In a conversation, Mohammad Hossain, Director-General of Power Cell, elaborates on the accomplishments of the power sector over the last decade, the significance of quick rental power plants, and how smart grids will ensure the supply of quality electricity across Bangladesh.
Would you please brief us about the accomplishments of the power sector so far?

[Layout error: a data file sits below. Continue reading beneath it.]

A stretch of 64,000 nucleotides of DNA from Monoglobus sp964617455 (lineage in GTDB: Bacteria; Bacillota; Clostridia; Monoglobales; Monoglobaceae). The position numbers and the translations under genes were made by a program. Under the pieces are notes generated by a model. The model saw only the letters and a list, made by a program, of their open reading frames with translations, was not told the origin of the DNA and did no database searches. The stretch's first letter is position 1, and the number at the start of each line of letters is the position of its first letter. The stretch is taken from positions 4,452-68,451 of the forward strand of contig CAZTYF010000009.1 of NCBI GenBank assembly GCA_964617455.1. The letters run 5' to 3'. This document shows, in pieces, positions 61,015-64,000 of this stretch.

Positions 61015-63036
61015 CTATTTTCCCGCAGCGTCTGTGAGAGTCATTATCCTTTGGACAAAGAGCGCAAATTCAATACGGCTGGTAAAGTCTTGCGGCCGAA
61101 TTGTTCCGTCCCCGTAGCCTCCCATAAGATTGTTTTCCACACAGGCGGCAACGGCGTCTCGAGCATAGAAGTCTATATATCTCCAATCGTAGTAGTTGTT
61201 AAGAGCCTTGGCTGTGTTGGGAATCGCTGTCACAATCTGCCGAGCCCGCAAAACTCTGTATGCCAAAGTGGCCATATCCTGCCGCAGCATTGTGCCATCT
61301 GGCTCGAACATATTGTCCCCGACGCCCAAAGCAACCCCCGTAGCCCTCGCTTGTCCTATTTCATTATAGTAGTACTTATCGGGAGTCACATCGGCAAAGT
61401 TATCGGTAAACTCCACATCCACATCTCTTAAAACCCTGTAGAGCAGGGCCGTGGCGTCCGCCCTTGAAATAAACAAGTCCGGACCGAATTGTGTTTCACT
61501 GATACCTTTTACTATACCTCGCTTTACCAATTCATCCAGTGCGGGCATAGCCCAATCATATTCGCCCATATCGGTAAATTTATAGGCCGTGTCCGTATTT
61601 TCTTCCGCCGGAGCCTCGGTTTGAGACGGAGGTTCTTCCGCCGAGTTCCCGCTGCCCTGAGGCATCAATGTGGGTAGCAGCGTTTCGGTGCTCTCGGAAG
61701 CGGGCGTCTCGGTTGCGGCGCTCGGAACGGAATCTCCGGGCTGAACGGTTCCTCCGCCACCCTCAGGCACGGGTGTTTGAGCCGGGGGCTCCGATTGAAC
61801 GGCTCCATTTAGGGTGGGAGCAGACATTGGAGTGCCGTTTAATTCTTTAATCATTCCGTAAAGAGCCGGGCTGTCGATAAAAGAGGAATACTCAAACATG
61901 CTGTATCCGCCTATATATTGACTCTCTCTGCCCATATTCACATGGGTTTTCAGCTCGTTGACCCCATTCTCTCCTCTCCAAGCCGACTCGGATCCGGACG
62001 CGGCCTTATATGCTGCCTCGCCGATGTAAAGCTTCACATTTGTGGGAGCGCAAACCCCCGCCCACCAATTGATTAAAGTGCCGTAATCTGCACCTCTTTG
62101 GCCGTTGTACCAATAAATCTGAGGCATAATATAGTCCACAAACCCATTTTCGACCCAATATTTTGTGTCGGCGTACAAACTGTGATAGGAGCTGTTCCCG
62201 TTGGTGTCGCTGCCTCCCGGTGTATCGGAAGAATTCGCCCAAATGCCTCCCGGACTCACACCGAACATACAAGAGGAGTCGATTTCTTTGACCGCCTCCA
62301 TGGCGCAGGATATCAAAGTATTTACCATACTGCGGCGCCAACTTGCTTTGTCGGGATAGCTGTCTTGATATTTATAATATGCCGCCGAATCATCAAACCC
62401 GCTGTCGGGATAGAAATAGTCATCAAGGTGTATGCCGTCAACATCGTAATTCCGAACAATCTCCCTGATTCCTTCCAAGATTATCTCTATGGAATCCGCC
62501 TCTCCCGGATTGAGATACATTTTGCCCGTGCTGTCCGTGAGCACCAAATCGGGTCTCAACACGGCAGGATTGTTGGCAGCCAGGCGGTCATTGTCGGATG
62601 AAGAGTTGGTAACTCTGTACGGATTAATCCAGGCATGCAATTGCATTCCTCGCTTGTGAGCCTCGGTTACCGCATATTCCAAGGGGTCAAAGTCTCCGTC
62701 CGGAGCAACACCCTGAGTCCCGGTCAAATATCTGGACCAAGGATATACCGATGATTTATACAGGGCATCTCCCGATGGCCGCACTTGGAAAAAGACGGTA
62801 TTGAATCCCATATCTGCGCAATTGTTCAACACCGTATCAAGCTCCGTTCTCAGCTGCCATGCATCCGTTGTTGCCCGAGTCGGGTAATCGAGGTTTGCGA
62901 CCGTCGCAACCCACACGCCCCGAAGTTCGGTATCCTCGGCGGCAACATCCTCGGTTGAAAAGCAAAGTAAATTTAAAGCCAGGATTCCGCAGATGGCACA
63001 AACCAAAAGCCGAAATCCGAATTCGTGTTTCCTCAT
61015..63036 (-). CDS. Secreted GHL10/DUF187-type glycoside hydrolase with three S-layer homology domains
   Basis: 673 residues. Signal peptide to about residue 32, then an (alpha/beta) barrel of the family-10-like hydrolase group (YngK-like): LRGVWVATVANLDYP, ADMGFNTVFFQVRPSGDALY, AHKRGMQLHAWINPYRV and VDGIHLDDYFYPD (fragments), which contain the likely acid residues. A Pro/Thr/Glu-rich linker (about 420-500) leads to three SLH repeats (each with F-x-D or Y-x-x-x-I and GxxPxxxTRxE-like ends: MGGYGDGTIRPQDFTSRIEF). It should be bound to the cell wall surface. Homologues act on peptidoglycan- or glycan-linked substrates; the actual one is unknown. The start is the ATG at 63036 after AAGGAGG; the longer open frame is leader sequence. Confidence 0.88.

Energy and power are key drivers to expedite the economic progress of a country. All the developed economies have robust power and energy sectors that helped them to attain economic sustainability. Realising this fact, under the energetic, farsighted, courageous and dynamic leadership of the daughter of the Father of the Nation Bangabandhu Sheikh Mujibur Rahman, The Honourable Prime Minister Sheikh Hasina, Government of Bangladesh, has given top priority for the development of both primary and secondary energy to achieve the SDG and Vision-2041 ‘Transforming Bangladesh into a Developed Country’. The Honourable Prime Minister Sheikh Hasina promised in the election manifesto of 2008 to the people of Bangladesh that there would be 100% electricity for all the people of Bangladesh by 2021. She has kept her promise and Bangladesh has now 100% access to electricity. It wasn’t an easy task for any of us. Starting from building the infrastructures and removing the geographical impediments to raising funds to resource mobilisation – in every aspect, it required a coordinated effort. In 2009, the electricity generation capacity was below 5000 MW. From 2009 to 2022, the Power sector has taken a big stride in the meantime and unprecedented success has been achieved. After 13 years, the generation capacity of Bangladesh is now more than 25000 MW. The 5000 MW mentioned earlier was the achievement of 108 years since electricity came to this part of the subcontinent. If we only consider the rule of the present government for the last 13 years, we see that the power sector has made remarkable progress. Only 47% of the population had access to electricity in 2009. From there, now access to electricity has reached 100%. To achieve that, we had to build a 5000 circuit km electricity transmission line and 360 thousand km of distribution line. We would like to express our gratitude to the Honourable Prime Minister Sheikh Hasina for her visionary and bold steps to accomplish such daunting tasks. In the past, it would take 4-12 years to make a power station. Thanks to the Speedy Power and Energy Supply Enhancement (Special Provision) Act 2010 which enabled us to complete the construction of a power station in 4 months. Gone are the days when people of this country used to face up to 12-14 hours of load-shedding a day. Due to our timely initiative, the problem of load shedding could be resolved. Many naysayers had criticised the quick rental based power plants, but, in reality because of those initiatives, we could achieve the target of providing adequate electricity to the industries. According to a report from the Bangladesh Institute of Development Studies, in the fiscal year 2011-12 alone, the contribution of additional electricity generated by the QRPPs to the GDP had been between BDT 23,312 crore and BDT 54,226 crore at constant 1995/96 prices, which are equivalent to between BDT 52,093 crore and BDT 121,168 crore at 2011-12 prices. Uninterrupted power thus has emerged as the oxygen of our economy. Our achievement in the power sector is the fulfilment of a dream of the Father of the Nation Bangabandhu Sheikh Mujibur Rahman who incorporated the right to get electricity as a constitutional right. His daughter took the responsibility and made it happen with her leadership and guidance.